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No. 5 UConn men’s basketball ruins LIU, 114-61

The Huskies were too long, too athletic and too skilled for the Sharks.

Ian Bethune/The UConn Blog

No. 5 UConn men’s basketball finished the non-conference season with 11 consecutive double-digit wins, taking a dominant home victory over the LIU Sharks by a score of 114-61 at Gampel Pavilion on Saturday afternoon.

Donovan Clingan set career highs in both points (21) and rebounds (11), with a perfect 10-10 performance from the field. He was one of five Huskies in double figures, including Jordan Hawkins, who added 22 and shot 6-9 from beyond the arc. All told, 11 Huskies scored points, including walk on Andrew Hurley.

UConn went on a quick 5-0 burst to begin the game, starting with a great design to Andre Jackson on the first possession, setting the tone for the afternoon. The Huskies were bigger, stronger and more athletic than the Sharks, who had just six scholarship players available. Even though LIU hit three of its first four shots to begin the game and responded with a 5-0 run of its own to tie the game, that was the end of it.

UConn went on a 19-2 run over a 5:24 span after Jacob Johnson tied the game at 5-5 with a jumper and that was all the Huskies needed. Armed with a 25-7 lead, the Huskies continued to play free and easy and build a lead that rapidly ballooned.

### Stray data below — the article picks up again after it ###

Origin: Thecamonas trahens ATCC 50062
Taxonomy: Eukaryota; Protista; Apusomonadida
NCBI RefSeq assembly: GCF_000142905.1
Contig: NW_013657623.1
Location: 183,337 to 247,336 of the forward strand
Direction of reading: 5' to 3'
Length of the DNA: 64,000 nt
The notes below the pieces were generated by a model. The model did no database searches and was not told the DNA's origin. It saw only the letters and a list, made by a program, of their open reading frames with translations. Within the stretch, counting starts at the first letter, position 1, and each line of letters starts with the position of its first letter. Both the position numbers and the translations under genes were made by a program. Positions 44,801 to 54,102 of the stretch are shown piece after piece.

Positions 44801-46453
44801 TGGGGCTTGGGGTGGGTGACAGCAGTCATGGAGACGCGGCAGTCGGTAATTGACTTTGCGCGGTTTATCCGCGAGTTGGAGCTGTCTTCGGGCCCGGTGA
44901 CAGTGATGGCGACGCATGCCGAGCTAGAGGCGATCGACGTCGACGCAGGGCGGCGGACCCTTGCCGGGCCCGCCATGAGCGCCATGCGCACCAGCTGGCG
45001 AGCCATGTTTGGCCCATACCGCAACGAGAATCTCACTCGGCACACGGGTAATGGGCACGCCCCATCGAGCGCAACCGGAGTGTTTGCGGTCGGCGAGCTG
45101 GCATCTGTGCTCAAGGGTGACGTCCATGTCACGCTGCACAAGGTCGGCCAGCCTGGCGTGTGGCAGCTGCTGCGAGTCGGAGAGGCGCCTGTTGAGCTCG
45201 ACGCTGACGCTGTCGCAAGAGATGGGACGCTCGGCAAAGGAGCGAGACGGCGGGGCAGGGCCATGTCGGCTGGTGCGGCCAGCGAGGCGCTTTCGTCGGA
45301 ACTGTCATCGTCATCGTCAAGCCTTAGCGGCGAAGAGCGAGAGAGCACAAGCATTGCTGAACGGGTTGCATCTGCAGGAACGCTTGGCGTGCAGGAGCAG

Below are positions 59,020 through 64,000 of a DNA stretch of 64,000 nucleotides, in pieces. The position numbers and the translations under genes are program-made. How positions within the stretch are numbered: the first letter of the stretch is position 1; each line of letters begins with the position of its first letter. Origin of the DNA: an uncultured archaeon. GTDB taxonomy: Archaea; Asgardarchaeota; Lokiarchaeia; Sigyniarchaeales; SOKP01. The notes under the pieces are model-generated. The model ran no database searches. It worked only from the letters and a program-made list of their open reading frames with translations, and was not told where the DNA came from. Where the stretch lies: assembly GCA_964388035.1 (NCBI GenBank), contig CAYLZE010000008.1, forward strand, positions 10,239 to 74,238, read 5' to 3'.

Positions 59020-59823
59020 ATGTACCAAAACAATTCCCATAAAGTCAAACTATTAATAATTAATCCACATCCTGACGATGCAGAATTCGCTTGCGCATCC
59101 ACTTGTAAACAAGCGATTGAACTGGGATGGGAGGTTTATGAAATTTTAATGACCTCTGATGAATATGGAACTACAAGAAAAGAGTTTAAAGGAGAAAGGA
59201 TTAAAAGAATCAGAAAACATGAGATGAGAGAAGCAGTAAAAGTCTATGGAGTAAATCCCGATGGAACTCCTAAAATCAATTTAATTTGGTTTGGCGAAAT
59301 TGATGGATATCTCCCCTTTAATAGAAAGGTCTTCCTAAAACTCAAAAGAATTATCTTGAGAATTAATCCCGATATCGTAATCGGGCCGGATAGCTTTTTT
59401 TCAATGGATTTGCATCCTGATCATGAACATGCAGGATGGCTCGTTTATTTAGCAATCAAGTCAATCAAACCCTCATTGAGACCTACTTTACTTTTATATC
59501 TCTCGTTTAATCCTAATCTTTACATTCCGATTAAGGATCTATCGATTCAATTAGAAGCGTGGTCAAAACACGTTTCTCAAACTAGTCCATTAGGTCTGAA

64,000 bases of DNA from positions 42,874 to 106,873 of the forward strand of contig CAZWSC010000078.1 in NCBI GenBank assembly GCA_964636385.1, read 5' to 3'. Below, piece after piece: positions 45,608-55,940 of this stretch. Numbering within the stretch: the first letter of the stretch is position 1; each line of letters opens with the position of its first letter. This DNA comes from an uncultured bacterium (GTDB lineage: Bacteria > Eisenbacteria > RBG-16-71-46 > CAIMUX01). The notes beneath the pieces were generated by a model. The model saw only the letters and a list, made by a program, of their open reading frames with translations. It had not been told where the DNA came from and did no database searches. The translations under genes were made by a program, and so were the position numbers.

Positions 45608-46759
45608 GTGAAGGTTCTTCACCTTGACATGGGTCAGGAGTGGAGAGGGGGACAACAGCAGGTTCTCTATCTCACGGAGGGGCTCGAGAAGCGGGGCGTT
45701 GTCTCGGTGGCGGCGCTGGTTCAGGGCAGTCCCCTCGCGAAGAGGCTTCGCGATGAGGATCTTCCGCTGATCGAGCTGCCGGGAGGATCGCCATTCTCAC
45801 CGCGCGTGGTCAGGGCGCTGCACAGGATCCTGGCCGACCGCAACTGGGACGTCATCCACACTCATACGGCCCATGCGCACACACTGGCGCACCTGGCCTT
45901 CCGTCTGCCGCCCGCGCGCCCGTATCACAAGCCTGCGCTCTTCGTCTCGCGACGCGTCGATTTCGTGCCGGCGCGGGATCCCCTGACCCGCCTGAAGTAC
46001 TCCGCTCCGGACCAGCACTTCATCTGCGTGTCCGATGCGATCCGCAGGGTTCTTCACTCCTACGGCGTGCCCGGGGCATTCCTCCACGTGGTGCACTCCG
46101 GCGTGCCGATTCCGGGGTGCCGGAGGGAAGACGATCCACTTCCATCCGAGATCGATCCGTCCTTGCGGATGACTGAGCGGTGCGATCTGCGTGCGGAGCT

The Sharks were unable to get anything going offensively. They were 2-18 on field goal attempts over a nearly 12-minute stretch through the first half. In that same span, UConn was 14-19 and built a 30-point lead.

The visitors made their final five field goals of the first half, but it was still 62-27 headed into the break. Clingan was 8-8 from the floor for 17 points and Alex Karaban added 13 points on 5-5 shooting and finished with 19 on the day. The Huskies were 62.5 percent from the field as a team, while the Sharks were just 37 percent.

It wasn’t just those two; Adama Sanogo also turned defense into offense. On consecutive possessions, the 6-foot-9, 250-pound force of nature drove the ball the length of the floor and then made an athletic move for the lay-up. He then stole the ball at midcourt from RJ Greene, tracked it down and grabbed two more easy points.

Coming into the game, UConn’s adjusted defensive efficiency was ranked No. 4 according to KenPom, while LIU’s adjusted offensive efficiency was ranked No. 351 out of 363 Division I teams. The story was the same on the opposite side, with the Huskies sitting at No. 8 on offensive, compared to No. 322 on defense.

LIU’s struggle continued through the second half, though the hosts mostly stepped off the gas. UConn brought in its reserves at about the five-minute mark, but its largest lead was still as high as 57. The only consideration over most of the final 20 minutes was whether the Huskies would cover the spread that hovered around 40 points, depending upon the site, as well as whether the total, which was set in the neighborhood of 166.5, would go over or under. For those keeping track, it was UConn and the over.

UConn (11-0) begins Big East play on Saturday upon its return from finals week. The opener, on the road against Butler, is at 7 p.m. on FS1.